admiral gorshkov

Russia develops bigger Kalibr missiles and Gorshkov-class frigates

A couple of interesting bits of news have come out about the future of Russia’s frigate development. The first one is the news that they are working on a next generation Kalibr missile. The story was reported by TASS, and it received quite some attention in the West. The new version will be called Kalibr-M, and it will presumably be a lot bigger than the current version of Kalibr. The range of the missile will exceed 4500 kilometers, and it will carry a much larger warhead of about one ton. Both range and payload are about the double compared to the present Kalibr missile.

The story is not confirmed by official sources, but it seems plausible that Russia would develop a larger Kalibr missile with a longer range. It also seems like a technically manageable task. Especially the longer range makes sense, because it gives more flexibility that you can launch missiles at greater distances. I’m not convinced that Russia really needs a missile with a larger warhead. Frankly they probably rather need one with a smaller payload so they can enjoy the benefits of precision bombing. But it does seem possible that Russia would move in the direction of larger warheads just because it sounds like the more terrifying thing to do. Like its smaller predecessor, Kalibr-M will be able to carry both conventional and nuclear warheads. It is unclear when Kalibr-M will be ready for deployment but it is part of the 2027 state armament program, so probably before then.

The larger Kalibr-M missile will not fit the present Kalibr launchers, so not all ships will be fitted for it. It is intended for the larger surface ships and nuclear submarines. The first ships to be equipped with Kalibr-M will be frigates.1

admiral gorshkov
Admiral Gorshkov. Photo:

And that leads us to the other frigate related news. This is all related to the Admiral Gorshkov class frigates. This project 22350 class of ship was designed in the early 2000’s and was intended for mass production of at least 30 units. That number was later reduced to eight, then six, and finally four. Admiral Gorshkov was delivered this summer, and the second in class, Admiral Kasatonov just finished the first stage of sea trials. The third ship Admiral Golovko and fourth ship Admiral Isakov are expected by 2022. The news here is that future ships will be equipped with an additional missile launcher which will increase the capacity from 16 to 24 Kalibr or Oniks missiles. It is not entirely clear whether any of the already planned ships will get the upgrade, or if it only concerns possible additional ships. But it is interesting that they work in this direction. I would expect these ships to have some flexibility so the 24 missiles could eventually be the larger Kalibr-M type.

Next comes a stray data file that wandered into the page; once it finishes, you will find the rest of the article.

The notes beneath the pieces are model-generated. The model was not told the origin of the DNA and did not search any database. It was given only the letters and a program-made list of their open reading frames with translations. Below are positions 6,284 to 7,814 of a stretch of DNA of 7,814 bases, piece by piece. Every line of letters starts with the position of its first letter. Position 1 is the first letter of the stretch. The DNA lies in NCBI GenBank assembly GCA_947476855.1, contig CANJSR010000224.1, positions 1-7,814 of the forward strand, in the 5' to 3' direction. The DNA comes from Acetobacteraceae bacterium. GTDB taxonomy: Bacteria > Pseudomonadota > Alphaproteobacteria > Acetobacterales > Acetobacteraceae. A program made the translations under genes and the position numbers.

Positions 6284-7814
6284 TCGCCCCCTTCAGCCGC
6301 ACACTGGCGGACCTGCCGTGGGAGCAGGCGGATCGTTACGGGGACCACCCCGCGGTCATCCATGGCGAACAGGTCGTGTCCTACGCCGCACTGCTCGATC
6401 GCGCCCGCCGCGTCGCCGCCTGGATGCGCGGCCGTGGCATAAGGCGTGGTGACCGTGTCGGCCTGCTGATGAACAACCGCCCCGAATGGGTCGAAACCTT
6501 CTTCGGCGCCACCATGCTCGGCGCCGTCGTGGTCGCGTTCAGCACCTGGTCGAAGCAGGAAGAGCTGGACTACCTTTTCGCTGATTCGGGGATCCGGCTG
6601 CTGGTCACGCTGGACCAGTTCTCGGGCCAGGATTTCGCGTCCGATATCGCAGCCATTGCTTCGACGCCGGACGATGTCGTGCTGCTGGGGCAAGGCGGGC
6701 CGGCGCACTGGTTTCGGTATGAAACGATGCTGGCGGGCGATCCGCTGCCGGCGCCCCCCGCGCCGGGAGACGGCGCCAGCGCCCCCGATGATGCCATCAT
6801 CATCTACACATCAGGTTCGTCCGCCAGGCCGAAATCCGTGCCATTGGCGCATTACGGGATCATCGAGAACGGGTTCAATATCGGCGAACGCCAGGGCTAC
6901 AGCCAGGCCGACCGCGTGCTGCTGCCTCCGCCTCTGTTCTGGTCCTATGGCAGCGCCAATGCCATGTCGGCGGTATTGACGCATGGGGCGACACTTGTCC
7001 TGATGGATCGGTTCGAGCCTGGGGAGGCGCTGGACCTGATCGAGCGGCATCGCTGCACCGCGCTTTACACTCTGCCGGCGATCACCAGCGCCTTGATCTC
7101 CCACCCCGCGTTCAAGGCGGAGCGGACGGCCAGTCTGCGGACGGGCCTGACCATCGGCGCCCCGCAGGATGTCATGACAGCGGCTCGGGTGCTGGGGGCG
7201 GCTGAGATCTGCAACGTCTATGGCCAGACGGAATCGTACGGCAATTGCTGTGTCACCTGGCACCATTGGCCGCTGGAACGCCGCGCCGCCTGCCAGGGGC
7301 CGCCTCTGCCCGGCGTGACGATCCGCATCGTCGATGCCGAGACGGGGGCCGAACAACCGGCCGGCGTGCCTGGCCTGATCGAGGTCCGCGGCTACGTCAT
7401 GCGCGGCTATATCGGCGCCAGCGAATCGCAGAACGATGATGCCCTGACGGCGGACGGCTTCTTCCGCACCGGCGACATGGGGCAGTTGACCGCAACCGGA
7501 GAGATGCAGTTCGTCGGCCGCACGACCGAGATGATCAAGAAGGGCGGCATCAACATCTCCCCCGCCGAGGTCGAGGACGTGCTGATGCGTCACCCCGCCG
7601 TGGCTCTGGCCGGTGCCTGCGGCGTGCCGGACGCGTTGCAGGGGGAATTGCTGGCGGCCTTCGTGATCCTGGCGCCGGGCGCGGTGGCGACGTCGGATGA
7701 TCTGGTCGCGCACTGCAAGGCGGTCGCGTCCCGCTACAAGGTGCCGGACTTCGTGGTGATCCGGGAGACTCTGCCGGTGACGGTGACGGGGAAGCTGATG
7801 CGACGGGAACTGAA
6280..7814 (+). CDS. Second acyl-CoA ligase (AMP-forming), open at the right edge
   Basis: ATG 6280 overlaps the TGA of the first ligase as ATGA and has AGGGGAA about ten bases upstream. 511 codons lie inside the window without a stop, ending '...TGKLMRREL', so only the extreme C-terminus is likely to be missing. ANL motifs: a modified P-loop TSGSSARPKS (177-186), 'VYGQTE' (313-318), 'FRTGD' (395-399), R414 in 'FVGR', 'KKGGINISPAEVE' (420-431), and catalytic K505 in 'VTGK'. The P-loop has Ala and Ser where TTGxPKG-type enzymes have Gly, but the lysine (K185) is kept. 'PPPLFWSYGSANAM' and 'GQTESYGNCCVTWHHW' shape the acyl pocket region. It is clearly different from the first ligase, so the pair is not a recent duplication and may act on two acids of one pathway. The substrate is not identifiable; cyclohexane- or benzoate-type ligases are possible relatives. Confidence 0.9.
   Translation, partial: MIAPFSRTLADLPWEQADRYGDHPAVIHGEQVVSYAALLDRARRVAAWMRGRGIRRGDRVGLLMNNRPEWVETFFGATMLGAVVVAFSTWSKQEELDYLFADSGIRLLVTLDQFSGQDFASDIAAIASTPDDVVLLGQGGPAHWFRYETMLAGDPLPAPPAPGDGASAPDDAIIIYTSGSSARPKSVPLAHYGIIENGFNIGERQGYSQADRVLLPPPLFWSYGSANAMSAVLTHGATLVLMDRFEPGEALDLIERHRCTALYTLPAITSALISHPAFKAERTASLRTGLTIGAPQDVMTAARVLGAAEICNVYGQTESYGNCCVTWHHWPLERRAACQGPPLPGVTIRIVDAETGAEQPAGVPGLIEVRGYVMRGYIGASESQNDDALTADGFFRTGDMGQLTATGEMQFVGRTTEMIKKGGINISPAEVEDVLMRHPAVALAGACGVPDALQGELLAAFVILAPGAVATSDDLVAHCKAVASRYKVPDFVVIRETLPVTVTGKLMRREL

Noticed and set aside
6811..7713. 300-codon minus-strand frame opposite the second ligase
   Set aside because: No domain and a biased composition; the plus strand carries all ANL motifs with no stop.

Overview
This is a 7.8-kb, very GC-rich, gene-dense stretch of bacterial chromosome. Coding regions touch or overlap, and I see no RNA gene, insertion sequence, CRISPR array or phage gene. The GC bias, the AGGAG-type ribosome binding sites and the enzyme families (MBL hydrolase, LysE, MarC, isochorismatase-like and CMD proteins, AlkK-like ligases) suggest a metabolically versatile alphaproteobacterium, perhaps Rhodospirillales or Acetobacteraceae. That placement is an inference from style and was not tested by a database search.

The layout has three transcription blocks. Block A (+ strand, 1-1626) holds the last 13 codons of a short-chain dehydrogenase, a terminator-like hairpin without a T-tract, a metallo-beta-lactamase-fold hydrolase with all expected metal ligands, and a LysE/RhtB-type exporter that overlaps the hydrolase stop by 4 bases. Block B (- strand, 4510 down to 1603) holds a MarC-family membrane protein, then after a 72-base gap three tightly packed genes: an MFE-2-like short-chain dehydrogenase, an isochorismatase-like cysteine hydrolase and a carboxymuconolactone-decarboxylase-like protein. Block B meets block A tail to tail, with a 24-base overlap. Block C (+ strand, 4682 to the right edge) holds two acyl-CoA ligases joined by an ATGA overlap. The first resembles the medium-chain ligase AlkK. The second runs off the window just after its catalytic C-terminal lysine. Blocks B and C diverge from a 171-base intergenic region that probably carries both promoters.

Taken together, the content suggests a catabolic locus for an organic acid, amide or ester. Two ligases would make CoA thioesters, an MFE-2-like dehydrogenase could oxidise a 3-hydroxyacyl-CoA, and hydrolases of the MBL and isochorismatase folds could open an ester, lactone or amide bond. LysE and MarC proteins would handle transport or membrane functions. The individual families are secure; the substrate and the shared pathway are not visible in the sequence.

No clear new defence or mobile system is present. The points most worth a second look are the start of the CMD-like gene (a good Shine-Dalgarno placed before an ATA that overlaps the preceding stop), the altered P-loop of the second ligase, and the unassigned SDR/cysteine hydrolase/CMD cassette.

And then rumors have started emerging about the future of Russia’s frigate development program. Some high-ranking sources tell that the Defense Ministry is looking seriously into the possibility of building two more Gorshkov-class frigates, but that would apparently require a loan to secure the finances. And simultaneously, the Severnoye Design Bureau has received a contract on the design of a larger ship based on the Admiral Gorshkov class. This new ship is called project 22350M, and it will supposedly have a displacement of around 8000 tons, which is substantially larger than 5000 tons of the present Gorshkov-class. So aptly the class has been dubbed the Super-Gorshkov by the Russian military press.

Apparently Severnoye Design Bureau has until the end of the year to finish the work. So it seems like 2019 will be an interesting year where Russia will have to make some decisions about whether to build more of the existing Gorshkov-class ships with an extra missile launcher or to bet on the Super-Gorshkov. Because they can hardly afford both.

  1. I am certain that a ground-launched version of this missile will be developed in record time if the INF Treaty collapses




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